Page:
[continues previous] 'Lo, lo!' quod dame Prudence, 'how lightly is every man enclyned to his owene desyr and to his owene plesaunce! Certes,' quod she, 'the wordes of the phisiciens ne sholde nat han been understonden in this wyse. For certes, wikkednesse is nat contrarie to wikkednesse, ne vengeaunce to vengeaunce, ne wrong to wrong; but they been semblable. And therfore, o vengeaunce is nat warisshed by another vengeaunce, ne o wrong by another wrong; but everich of hem encreesceth and aggreggeth other. But certes, the wordes of the phisiciens sholde been understonden in this wyse: for good and wikkednesse been two contraries, and pees and werre, vengeaunce and suffraunce, discord and accord, and manye othere thinges. But certes, wikkednesse shal be warisshed by goodnesse, discord by accord, werre by pees, and so forth of othere thinges. And heer-to accordeth Seint Paul the apostle in manye places. He seith: "ne yeldeth nat harm for harm, ne wikked speche for wikked speche; but do wel to him that dooth thee harm, and blesse him that seith to thee harm." And in manye othere places he amonesteth pees and accord. But now wol I speke to yow of the conseil which that was yeven to yow by the men of lawe and the wyse folk, that seyden alle by oon accord as ye han herd bifore; that, over alle thynges, ye sholde doon your diligence to kepen your persone and to warnestore your hous. And seyden also, that in this caas ye oghten for to werken ful avysely and with greet deliberacioun. And sir, as to the firste point, that toucheth to the keping of your persone; ye shul understonde that he that hath werre shal evermore mekely and devoutly preyen biforn alle thinges, that Iesus Crist of his grete mercy wol han him in his proteccioun, and been his sovereyn helping at his nede. For certes, in this world ther is no wight that may be conseilled ne kept suffisantly withouten the keping of our lord Iesu Crist. To this sentence accordeth the prophete David, that seith: "if god ne kepe the citee, in ydel waketh he that it kepeth." Now sir, thanne shul ye committe the keping of your persone to your trewe freendes that been approved and y-knowe; and of hem shul ye axen help your persone for to kepe. For Catoun seith: "if thou hast nede of help, axe it of thy freendes; for ther nis noon so good a phisicien as thy trewe freend." And after this, thanne shul ye kepe yow fro alle straunge folk, and fro lyeres, and have alwey in suspect hir companye. For Piers Alfonce seith: "ne tak no companye by the weye of a straunge man, but-if so be that thou have knowe him of a lenger tyme. And if so be that he falle in-to thy companye paraventure withouten thyn assent, enquere thanne, as subtilly as thou mayst, of his conversacioun and of his lyf bifore, and feyne thy wey; seye that thou goost thider as thou wolt nat go; and if he bereth a spere, hold thee on the right syde, and if he bere a swerd, hold thee on the lift syde." And after this, thanne shul ye kepe yow wysely from alle swich manere peple as I have seyd bifore, and hem and hir conseil eschewe. And after this, thanne shul ye kepe yow in swich manere, that for any presumpcioun of your strengthe, that ye ne dispyse nat ne acounte nat the might of your adversarie so litel, that ye lete the keping of your persone for your presumpcioun; for every wys man dredeth his enemy. And Salomon seith: "weleful is ... [continues next]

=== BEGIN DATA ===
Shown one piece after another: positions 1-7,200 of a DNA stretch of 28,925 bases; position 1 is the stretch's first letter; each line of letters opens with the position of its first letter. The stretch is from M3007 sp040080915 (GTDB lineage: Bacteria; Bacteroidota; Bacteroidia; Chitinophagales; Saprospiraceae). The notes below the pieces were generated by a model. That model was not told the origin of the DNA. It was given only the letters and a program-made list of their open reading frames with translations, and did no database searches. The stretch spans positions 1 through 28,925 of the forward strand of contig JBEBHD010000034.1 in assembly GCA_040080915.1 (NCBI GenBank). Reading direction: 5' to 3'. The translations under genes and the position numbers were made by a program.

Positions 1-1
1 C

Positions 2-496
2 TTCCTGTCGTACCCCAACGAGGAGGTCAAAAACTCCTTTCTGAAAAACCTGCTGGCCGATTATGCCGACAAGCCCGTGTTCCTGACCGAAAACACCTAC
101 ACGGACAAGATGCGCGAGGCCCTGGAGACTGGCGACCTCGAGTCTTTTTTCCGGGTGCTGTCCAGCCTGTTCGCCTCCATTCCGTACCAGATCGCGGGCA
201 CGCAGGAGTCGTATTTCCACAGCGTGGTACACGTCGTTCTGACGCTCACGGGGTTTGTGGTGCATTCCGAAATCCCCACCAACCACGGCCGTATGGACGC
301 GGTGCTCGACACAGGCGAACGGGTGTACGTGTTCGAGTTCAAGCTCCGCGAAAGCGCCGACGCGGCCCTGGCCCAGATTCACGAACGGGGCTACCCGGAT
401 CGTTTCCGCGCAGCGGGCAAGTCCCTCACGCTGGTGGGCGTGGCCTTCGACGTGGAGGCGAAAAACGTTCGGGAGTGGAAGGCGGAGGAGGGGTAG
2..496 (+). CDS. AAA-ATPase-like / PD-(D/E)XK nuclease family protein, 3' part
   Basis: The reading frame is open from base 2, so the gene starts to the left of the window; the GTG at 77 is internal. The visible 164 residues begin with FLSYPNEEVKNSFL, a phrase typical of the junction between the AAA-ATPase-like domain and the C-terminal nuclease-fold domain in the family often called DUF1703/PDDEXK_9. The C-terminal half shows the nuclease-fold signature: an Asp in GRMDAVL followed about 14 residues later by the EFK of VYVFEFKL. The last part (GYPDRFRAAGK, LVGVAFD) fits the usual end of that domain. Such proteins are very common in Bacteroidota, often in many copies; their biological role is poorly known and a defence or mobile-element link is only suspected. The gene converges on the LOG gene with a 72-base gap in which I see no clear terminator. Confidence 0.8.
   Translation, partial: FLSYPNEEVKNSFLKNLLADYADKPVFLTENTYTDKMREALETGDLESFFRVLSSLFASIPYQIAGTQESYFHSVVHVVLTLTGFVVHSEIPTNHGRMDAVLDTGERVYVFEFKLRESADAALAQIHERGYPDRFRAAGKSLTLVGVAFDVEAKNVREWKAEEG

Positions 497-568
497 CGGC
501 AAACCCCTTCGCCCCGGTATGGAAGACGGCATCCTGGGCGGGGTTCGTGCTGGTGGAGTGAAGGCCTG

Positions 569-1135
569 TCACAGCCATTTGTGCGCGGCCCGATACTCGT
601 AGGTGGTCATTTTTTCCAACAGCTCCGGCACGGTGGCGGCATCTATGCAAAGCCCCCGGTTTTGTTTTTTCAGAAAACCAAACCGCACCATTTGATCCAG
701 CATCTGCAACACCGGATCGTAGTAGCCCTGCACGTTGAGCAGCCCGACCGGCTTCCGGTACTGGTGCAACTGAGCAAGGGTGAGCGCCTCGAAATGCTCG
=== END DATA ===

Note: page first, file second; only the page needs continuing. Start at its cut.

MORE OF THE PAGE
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Melibee's Tale: 36

... the trouthe of this matere or of this conseil nedeth nat diligently enquere; for it is wel wist whiche they been that han doon to yow this trespas and vileinye, and how manye trespassours, and in what manere they han to yow doon al this wrong and al this vileinye. And after this, thanne shul ye examine the seconde condicioun, which that the same Tullius addeth in this matere. For Tullius put a thing, which that he clepeth "consentinge," this is to seyn; who been they and how manye, and whiche been they, that consenteden to thy conseil, in thy wilfulnesse to doon hastif vengeance. And lat ... [continues next]